Gallium, High thermal mass

  • Catelite
    6th September Moderator 0 Permalink
    I mean, it's unlikely we'll have an entire extra element added if it does nothing itself that other elements don't already do, that doesn't fulfill a helpful function which other elements already fill?
  • jacob1
    6th September Developer 2 Permalink
    Basically what the element does from a coding perspective is actively resists heat changes. That's not similar at all to HEAC. This element takes a lot of energy to heat / cool, something that can't be done by setting HeatConduct (this seems to "destroy" heat to do what it does). It also has HeatConduct set to 255 though, so i'm unsure how it works in practice.

    No idea how useful or helpful it would be, but that is what it does.

    Also since this is a liquid form ... should there be a solid form?
    Edited 3 times by jacob1. Last: 6th September
  • jombo23
    6th September Member 0 Permalink

    @jacob1 (View Post)

     

     

    It does have a solid form that solidifies at galliums melting point.

     

    also as you saw it takes the difference between the last frames heat and the new frames heat >> 2 add to previous heat.

    Edited once by jombo23. Last: 6th September
  • Ben_Ger
    7th September Member 1 Permalink

    Isnt this similar to.. liquid quartz?

    It resists thermal change and such and from what I could tell, it would work as a semi insulator.

    Regardless, since I do not know what it actually effects:
    I assume that if you heat gallium up to 1000 degrees, it would give off 10 times as much heat as, say, glow does before both reach the same temperature.

    Immediate uses (of course only if I am correct) include:
    -Bombs (having superheated Gallium act as thermal shrapnel)

    -Armor (Combining it with Vibranium could net astounding results)

    -variable heat resistor (thickness of gallium)

    -heat reservoirs (Self explanatory, you could store extreme amounts of energy inside it to buffer systems)

     

    So, my judgement (which has no weight whatsoever in the inclusion but I will voice it anyway) is:
    Add it, but give it a bit of a different coloration.

  • jombo23
    7th September Member 1 Permalink

    @Ben_Ger (View Post)

     

     

    What color should it be.

     

    Also quartz does not do this.

     

    its default is 4x the thermal mass. It could be bumped up to 8 or 16 times in order to have a more usable effect.

  • Ben_Ger
    7th September Member 0 Permalink

    @jombo23 (View Post)

     Obviously, quartz doesnt do exactly that, but it acts as a thermal buffer.

    As for color, I would actually suggest a color similar to titanium. Something like a light grey (with a sheen to it, so it looks a bit like mercury, givent hat gallium shines so nicely.)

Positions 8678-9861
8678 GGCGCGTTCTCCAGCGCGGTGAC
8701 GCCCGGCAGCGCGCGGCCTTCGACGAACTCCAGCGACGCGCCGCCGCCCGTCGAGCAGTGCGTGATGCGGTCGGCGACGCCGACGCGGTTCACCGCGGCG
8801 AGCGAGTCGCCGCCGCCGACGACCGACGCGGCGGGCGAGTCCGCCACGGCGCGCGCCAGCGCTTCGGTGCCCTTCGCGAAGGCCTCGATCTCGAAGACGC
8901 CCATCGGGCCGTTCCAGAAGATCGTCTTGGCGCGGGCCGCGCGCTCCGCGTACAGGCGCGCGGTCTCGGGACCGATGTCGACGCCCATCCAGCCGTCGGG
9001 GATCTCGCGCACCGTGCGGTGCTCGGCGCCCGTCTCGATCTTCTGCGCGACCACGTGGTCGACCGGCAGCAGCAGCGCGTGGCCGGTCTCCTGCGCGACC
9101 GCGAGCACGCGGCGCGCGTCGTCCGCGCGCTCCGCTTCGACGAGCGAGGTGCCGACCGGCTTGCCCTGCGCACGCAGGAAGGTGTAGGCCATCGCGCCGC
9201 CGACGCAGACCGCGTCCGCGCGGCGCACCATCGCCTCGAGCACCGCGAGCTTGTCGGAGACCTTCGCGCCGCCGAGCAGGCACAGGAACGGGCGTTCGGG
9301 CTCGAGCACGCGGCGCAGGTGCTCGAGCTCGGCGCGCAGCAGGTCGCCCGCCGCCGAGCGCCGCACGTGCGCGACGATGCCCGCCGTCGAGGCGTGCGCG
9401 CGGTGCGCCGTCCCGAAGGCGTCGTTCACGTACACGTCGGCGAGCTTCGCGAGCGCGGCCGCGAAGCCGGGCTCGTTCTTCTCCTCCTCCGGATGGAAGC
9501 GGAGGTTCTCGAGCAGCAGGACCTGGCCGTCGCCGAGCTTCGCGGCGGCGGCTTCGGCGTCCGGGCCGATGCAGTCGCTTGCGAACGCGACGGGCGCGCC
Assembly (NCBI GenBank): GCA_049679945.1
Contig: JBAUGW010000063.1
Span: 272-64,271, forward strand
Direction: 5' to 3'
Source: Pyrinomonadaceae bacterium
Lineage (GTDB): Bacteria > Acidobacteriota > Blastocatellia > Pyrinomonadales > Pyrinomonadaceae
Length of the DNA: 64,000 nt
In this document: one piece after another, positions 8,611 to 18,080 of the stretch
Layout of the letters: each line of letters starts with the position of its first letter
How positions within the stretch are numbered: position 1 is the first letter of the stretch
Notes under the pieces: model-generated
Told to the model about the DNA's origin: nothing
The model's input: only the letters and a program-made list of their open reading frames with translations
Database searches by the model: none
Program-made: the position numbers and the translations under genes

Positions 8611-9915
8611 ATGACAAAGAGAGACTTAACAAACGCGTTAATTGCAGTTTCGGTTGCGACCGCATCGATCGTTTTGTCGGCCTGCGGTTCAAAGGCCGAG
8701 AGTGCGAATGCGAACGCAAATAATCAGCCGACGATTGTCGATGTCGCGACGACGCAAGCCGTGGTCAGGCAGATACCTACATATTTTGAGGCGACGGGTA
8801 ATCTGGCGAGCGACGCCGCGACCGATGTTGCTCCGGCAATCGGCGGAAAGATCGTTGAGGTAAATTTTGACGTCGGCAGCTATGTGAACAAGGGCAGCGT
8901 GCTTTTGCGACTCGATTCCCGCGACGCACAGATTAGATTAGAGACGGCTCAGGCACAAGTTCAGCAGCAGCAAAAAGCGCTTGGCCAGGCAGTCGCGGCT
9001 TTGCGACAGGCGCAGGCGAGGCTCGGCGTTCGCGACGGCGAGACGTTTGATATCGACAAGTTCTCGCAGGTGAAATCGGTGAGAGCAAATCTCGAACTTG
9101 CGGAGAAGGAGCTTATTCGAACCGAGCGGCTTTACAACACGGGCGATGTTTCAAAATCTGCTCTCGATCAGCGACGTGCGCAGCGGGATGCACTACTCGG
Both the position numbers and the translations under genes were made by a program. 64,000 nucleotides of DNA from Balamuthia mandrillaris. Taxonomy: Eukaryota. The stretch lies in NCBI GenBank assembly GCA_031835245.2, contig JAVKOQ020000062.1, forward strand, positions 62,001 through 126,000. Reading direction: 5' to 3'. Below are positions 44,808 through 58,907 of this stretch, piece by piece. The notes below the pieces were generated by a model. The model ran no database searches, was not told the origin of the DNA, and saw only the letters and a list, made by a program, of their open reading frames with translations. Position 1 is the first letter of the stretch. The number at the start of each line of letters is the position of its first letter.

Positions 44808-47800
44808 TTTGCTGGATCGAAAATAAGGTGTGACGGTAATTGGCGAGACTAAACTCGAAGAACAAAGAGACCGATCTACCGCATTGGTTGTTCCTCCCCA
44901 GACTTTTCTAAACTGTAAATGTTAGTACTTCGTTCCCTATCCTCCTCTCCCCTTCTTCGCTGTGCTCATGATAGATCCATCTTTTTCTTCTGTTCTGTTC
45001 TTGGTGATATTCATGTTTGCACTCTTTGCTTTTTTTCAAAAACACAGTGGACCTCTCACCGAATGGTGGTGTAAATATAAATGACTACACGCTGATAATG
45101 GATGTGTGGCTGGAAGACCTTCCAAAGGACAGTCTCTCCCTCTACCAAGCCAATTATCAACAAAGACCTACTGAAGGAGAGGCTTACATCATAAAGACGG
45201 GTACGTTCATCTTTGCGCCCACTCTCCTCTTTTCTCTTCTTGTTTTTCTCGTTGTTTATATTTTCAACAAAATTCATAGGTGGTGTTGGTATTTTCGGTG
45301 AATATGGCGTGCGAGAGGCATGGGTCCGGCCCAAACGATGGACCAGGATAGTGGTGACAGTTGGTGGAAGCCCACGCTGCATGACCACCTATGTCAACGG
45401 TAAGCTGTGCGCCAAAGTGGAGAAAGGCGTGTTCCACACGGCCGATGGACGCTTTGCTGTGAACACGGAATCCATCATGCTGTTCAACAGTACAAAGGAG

• Potbelly
    7th September Member 0 Permalink

    So, if I am getting this right, this liquid can store heat.

    Example;

    When you heat it by 10 degrees, it actually heats up by 2 degrees.

    When it then conducts heat away to things, it loses only 20% of the heat that it is actually conducting away.


    Therefore, this element can store more heat, is not comparable to HEAC, GLOW - moderator and admin misunderstand the meaning of thermal mass.

     

    EDIT: I'm going to touch this and play around with it and give it the observation it deserves.

     

    The concept of this is great, because there is no other way to store heat like this. This would be the perfect way to store heat, implying the code works right enough. I wonder how it would be charged and discharged at will.

     

    Advice concept:

    Under pressure, it cools off, while the pressure equalizes as well.

    Under negative pressure, it releases the stored heat, while also equalizing the pressure.

    Edited once by Potbelly. Last: 7th September
  • Catelite
    7th September Moderator 0 Permalink
    Vibranium can store heat and pressure, it's just broken at the moment. =P
  • jacob2
    7th September Member 0 Permalink
    @Catelite (View Post)
    How is vibranium broken? It works as designed as far as I'm aware. It absorbs heat and pressure. It does "release" it when exploding but this part doesn't work well. It's not designed to store and release heat.
  • jombo23
    8th September Member 0 Permalink

    jacob2:

    @Catelite (View Post)
    How is vibranium broken? It works as designed as far as I'm aware. It absorbs heat and pressure. It does "release" it when exploding but this part doesn't work well. It's not designed to store and release heat.

     

     

    yes i dont think @Catelite understands the concept behind this.

     

    @Potbelly

     

    Yes it resists both heating and cooling changes. for example, 4 parts of 200 degree water and 1 part 0 degree gallium would equal 100 degrees.

     

    Reverse would be 1 part 200 degree gallium and 4 parts 0 degree water would be 100 degrees as well.